"I think Idaho wines are on the cusp of nationwide success,” said Beth Ringert from Cold Springs Winery in Buhl, ID.
The Gem State’s modern wine industry started in the mid-1970’s and it’s taken many years for their wines to begin receiving recognition.
For the Ringert family it all started in 1998 when they planted their first grapes. After five years, when the grapes became mature enough, they bottled their first wine.
"For our family I think it was difficult in the beginning,” said Ringert. “It's a huge learning process to begin with, so we've planted some grapes now what do we do with them."
Now ten years later they have 33 acres of grapes and ten varietals of wine.
"I think we've gained huge popularity within the last four years in Idaho and we are starting to branch out from there,” said Ringert.
Idaho is known for being a great wine growing region with its unique combination of geography, climate and soils.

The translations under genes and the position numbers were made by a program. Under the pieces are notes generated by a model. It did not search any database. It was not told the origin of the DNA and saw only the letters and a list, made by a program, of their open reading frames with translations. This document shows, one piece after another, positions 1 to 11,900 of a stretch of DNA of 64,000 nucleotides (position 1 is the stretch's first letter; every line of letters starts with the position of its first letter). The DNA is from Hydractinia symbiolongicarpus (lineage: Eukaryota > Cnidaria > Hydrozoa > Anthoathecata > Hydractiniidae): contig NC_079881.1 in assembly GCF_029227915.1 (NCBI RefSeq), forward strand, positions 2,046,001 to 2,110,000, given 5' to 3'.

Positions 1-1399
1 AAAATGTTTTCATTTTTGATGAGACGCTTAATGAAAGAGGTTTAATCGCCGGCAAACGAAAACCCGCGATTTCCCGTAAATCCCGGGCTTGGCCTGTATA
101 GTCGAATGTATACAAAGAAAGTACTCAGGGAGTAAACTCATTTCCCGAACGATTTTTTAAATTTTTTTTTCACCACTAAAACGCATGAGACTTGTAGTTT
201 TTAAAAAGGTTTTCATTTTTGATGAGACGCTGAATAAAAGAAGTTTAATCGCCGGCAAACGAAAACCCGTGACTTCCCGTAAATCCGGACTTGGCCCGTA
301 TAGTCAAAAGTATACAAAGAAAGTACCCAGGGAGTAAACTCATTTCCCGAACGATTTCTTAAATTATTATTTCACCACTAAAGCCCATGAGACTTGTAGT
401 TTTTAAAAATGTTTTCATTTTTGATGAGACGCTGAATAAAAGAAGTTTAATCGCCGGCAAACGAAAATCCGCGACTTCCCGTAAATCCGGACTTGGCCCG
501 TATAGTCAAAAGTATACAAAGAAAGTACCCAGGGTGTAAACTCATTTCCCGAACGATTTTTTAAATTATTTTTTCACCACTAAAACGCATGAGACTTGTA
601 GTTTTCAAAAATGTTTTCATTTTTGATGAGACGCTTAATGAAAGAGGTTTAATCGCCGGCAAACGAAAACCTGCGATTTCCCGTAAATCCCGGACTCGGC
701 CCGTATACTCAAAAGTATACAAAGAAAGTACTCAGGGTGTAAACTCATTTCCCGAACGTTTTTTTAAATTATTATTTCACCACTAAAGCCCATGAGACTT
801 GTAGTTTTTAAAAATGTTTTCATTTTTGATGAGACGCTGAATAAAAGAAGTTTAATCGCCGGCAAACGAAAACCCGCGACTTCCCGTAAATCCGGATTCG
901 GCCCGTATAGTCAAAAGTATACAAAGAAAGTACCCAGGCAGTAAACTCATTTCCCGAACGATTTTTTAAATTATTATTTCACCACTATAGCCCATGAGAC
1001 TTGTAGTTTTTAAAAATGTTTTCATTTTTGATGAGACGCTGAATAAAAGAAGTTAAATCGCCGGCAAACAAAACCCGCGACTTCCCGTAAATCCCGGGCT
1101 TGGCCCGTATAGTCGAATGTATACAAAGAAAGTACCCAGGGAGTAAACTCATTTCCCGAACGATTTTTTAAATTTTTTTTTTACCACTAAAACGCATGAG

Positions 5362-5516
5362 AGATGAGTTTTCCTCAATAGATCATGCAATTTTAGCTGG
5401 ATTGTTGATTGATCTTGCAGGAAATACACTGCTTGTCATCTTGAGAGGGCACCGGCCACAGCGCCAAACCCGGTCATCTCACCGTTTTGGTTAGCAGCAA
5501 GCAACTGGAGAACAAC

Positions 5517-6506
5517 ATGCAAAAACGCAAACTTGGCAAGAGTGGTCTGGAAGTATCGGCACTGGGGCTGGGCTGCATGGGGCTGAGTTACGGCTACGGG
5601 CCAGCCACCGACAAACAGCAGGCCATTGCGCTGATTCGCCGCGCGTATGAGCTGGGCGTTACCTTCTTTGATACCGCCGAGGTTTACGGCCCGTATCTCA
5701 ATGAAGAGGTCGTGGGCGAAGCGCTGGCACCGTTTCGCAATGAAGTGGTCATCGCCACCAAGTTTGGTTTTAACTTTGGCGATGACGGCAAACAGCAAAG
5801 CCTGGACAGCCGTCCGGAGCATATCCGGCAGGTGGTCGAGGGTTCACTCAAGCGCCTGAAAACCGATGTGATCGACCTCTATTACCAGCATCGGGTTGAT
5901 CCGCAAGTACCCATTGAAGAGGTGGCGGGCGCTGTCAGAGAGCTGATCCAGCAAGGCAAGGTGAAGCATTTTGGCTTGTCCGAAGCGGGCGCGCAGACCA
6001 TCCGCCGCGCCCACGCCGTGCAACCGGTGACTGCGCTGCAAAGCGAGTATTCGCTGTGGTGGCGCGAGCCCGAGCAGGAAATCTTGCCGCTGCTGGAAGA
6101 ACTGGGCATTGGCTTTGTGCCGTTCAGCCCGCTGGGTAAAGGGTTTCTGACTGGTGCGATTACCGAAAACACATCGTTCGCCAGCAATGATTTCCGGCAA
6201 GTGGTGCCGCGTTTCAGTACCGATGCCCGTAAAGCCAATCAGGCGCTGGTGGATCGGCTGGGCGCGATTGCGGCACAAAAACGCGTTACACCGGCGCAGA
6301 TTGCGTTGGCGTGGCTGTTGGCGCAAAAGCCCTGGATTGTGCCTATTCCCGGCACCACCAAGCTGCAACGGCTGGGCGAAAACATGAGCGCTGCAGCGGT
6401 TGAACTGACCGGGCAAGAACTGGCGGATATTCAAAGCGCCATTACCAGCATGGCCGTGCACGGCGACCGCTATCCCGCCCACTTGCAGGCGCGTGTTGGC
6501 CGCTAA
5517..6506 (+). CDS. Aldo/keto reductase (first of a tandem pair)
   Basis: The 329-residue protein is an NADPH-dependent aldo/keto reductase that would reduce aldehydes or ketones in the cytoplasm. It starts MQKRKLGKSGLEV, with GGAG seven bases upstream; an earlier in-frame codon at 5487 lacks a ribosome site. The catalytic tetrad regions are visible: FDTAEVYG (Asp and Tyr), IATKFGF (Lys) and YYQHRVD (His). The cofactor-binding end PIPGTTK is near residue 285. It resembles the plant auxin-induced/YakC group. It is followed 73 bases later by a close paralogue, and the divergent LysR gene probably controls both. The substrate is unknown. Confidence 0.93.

"We can't grow all varietals here, but the ones that we do perform really well,” explained Ringert.
But there can be years when the weather can actually hinder the crop and with climate change, there have been reports of a possible wine shortage in the future.
"When you are growing grapes you really understand how important climate is and all of the things that are involved with getting that tiny, little grape into a bottle of wine,” said Ringert.
Idaho now has close to 50 wineries and counting.
"It's become much more popular for people to want to try Idaho wines,” said Ringert. “We have been producing really good wine and it's starting to show and people have been interested in tasting it and it's become much more successful."
The hope for the Idaho wine industry is that it continues to grow and gain popularity.
"California look out- Idaho is coming for you- We are coming for you,” laughed Ringert.